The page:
Martin S. Newbury RC
  • cyco2cyco2 Posts: 593
    bahzob wrote:
    My experience is that, if you have a power meter, you can train extremely effectively for climbing mountains using a turbo..................imagination you can replicate conditions that are impossible to find in your local area.

    Those two quotes says it all.
    So go ahead OP'er and do your research with a hrm because that's all you'll have to go on when on the climb. I have monitored my hr for climbs on long touring rides and found by holding back my hr made for a much more comfortable experience.
    ...................................................................................................

    If you want to be a strong rider you have to do strong things.
    However if you train like a cart horse you'll race like one.
  • FatTedFatTed Posts: 1,205
    Bahzob, what power meter did you use with a triple?
  • The trouble is that you simply don't match the inertial effects - the fact that the bike slows quickly when pedal force drops off. I agree about the power meter. I set myself a target power and just stuck to it regardless of what anybody else was doing. I was the last person in my team to complete the first climb of Alpe D'Huez but the only one to complete all 6 climbs of the Alpe. I used my Stages PM and linked it to my "all-day" HR. I then rode to the PM (HR is pretty unreliable in the "excitement" of such an event). All of that said, the turbo (like any training) helps it just isn't much like the real thing.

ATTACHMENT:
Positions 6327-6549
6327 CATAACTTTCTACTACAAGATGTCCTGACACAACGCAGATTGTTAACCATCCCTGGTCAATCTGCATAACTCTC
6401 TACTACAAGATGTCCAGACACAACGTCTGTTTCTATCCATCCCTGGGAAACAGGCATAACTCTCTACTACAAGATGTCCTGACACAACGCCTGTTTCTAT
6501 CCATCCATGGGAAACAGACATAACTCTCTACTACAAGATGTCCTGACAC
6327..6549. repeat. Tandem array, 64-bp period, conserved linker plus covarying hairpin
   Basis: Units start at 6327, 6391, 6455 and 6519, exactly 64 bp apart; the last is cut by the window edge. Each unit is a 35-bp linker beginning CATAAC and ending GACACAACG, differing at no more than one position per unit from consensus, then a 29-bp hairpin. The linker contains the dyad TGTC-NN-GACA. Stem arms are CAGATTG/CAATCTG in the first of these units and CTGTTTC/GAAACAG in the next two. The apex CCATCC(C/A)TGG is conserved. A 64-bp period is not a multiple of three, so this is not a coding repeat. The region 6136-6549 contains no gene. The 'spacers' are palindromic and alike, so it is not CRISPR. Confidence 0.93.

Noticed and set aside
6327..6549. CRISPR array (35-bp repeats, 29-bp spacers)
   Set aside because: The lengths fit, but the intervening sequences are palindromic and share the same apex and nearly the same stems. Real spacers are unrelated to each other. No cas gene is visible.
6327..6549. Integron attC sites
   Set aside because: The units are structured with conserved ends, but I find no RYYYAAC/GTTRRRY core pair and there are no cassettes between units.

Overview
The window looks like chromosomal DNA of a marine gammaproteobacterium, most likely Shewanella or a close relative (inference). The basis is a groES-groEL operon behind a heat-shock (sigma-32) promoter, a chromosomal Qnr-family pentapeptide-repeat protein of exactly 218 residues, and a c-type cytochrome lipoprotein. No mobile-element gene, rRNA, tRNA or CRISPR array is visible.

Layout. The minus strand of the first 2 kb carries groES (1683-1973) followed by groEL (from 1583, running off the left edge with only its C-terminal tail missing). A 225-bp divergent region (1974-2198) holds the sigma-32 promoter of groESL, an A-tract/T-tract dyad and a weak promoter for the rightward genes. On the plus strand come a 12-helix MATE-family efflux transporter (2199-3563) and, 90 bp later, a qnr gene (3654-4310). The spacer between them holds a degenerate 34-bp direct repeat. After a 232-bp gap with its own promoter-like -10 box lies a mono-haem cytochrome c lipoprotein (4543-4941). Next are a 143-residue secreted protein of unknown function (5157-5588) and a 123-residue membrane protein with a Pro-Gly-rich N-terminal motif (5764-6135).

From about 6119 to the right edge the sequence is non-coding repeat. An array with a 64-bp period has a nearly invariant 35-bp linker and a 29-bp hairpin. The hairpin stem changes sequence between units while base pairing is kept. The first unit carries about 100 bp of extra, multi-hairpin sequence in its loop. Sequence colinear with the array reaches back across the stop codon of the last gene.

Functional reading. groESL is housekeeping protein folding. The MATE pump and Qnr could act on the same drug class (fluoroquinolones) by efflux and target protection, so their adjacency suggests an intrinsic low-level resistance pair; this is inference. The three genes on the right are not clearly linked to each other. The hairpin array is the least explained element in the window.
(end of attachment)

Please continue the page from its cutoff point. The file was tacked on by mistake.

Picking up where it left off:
ROAD < Scott Foil HMX Di2, Volagi Liscio Di2, Jamis Renegade Elite Di2, Cube Reaction Race > ROUGH
  • frisbeefrisbee Posts: 691
    Could trying taking the flywheel off the trainer to lower the inertia.

    I set my turbo up wrong once and there was way too much pressure on the tyre, it was sort of like riding up hill but I think the tyre would have burst after a few minutes!
  • Mikey23Mikey23 Posts: 5,306
    Could try putting a book under the front wheel....